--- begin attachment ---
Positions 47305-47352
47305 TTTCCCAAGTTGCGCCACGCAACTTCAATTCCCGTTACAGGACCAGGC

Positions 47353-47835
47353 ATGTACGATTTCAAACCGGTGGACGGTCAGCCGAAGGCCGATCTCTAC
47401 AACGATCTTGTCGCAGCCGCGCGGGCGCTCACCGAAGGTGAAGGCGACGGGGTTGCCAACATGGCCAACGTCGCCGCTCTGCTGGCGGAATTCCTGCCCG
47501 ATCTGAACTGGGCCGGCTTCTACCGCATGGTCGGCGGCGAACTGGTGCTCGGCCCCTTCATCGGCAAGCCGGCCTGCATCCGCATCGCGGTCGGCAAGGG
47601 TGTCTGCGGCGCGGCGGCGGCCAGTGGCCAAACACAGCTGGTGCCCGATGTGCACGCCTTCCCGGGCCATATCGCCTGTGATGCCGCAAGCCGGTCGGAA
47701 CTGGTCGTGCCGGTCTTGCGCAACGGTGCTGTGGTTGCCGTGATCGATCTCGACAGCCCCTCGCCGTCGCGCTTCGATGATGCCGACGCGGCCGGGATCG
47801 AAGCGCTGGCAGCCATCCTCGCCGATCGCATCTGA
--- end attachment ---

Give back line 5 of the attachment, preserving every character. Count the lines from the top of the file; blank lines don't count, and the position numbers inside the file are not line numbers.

47401 AACGATCTTGTCGCAGCCGCGCGGGCGCTCACCGAAGGTGAAGGCGACGGGGTTGCCAACATGGCCAACGTCGCCGCTCTGCTGGCGGAATTCCTGCCCG